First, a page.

We all know about the Latter Day Saints (LDS), commonly popular by the term “Mormons.” We also know that they don’t drink coffee or tea. But we don’t remember reading about any restrictions about coffee in the Bible! So what’s the reason behind them not taking in this delicious drink? Let’s take a more detailed look at why Mormons don’t drink coffee and the modern interpretation of this rule.
There are two possible reasons:
- It’s a law
- There must be something about caffeine
Surprisingly, neither is accurate. So without making wild guesses,
Joseph Smith is considered the first Mormon prophet who received teachings from God and Jesus Christ and relayed them to the masses later on. Joseph Smith was given the responsibility to re-establish God’s church.
Back on 27th February 1833, Joseph Smith taught God’s law of health through The Word of Wisdom, the knowledge of which is considered logical and legit in the eyes of modern science. Therefore, the word of wisdom is considered “Treasures of knowledge,” and the Mormons believe it can lead happier lives.
A few rules regarding food in this book are:
- The law instructs not to use tobacco, which is considered the root of many diseases in modern science
- The law teaches to consume wholesome herbs like grains, which conquers the biggest portion of the food pyramid
- The law emphasizes fruits and herbs, which is also on the second tier of the current food pyramid
- The law instructs to eat meat, which is a great source of fibers and proteins
- The law forbids the use of “strong drinks” like alcohol
But don’t they consume alcohol in parties, which can potentially violate the rule?
When Mormons drink at a social gathering, it gives them a better chance to drink alcohol in moderation, where it’s not causing any real harm to anyone.
Now, coffee isn’t exactly named outright in the Lord’s law of health, but it does forbid “hot drinks,” which coffee falls under.
Makes you wonder if cold coffee has a chance here, doesn’t it?
But what’s with the hostility with hot drinks? I mean, they could theoretically “burn” you, so that’s a problem.
Jokes aside, modern science has shown that hot drinks can actually do more harm than good, so prohibiting hot drinks was a choice that turned out to be logical in the end.
Another reason is related to history. If you take a good look at Mormon literature, you can find that they were packing coffee and tea for travel even after 1833 since it was considered a must-have traveling item.
Coffee, tea, and alcohol were common commodities at trading posts, which were led by mostly non-Mormons. So the Mormons decided to give up on these elements altogether to separate them from the non-believers.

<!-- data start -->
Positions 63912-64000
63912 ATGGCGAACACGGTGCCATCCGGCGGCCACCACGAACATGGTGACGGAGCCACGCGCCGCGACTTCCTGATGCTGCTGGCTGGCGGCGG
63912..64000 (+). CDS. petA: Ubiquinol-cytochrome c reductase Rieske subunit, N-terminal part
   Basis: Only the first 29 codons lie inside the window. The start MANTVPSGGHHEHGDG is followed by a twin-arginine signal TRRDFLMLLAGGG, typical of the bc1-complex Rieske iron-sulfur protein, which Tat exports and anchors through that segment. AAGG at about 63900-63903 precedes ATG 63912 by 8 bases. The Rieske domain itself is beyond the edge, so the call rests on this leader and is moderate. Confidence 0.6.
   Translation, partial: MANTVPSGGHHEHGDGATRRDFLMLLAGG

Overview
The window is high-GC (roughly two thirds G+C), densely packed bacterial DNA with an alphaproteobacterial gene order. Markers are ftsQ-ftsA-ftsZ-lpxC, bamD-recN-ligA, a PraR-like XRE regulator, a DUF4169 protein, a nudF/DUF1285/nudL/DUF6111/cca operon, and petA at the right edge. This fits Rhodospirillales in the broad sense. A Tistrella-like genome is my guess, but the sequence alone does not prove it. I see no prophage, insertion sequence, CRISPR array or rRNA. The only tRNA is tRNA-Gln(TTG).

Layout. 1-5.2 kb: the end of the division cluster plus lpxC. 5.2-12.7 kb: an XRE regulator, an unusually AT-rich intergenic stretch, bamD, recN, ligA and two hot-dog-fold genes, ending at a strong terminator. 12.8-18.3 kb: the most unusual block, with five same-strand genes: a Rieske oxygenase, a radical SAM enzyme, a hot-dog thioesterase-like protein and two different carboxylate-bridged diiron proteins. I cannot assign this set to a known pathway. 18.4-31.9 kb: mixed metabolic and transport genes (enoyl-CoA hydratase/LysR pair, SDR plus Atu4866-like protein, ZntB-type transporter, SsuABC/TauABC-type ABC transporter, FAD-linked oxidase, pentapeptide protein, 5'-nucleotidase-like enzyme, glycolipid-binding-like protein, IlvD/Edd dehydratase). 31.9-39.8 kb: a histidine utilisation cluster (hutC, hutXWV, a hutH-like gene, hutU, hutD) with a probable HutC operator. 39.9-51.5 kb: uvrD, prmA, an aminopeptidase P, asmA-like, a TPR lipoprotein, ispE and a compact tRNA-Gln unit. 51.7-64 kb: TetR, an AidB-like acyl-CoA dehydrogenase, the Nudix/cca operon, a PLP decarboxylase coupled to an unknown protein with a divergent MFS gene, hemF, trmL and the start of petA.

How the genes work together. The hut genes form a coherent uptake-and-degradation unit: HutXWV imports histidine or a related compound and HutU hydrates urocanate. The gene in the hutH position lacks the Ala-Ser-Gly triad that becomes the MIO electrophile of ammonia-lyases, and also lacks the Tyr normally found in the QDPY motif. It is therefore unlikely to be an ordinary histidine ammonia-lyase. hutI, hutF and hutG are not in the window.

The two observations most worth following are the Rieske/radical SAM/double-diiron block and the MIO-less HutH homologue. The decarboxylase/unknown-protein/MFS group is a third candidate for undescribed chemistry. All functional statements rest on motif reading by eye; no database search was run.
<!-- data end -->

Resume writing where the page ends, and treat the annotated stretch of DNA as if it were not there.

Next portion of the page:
Their stand against coffee got stronger when the Mormons moved to Utah to escape religious persecution. But unfortunately, due to a very low population there at the time, coffee wasn’t available there at all.
Having fun Nomies? Check out our piece on truth about vegan coffee.
As we can see from the past history, the law of health forbids any kind of “hot drinks,” but there are loopholes here too.
Coffee and tea are forbidden, but hot chocolate and herbal tea are valid since they’re not harmful to the body and mind.
To understand this exception, we need to look at the book itself. Specifically to Doctrine and Covenants 89:8-9, where the prohibition of hot drinks is mentioned. Modern Church leaders have explained that these hot drinks mean coffee and tea.
Updated through the current world status, the prophets and apostles of the Mormon belief have clarified that it’s less about hot drinks and more about addictive substances, which caffeine can easily cause via tea or coffee.
The official guidance even suggests not heading to a coffee shop or ordering any kind of coffee. The church also recommends its followers avoid anything made with tea leaves, regardless of the drink being hot or cold.
Now that we know the motivation behind the church doctrine, it’s easy to think that caffeine is the main reason these drinks are banned since caffeine can cause problems and provide benefits.
But in the law of health, the WHY behind the ban isn’t explained, just that it’s prohibited. Just like the Biblical time when eating pork was prohibited for a certain time without an explanation. The reason wasn’t mentioned in the book, but it was expected to be followed by all the believers.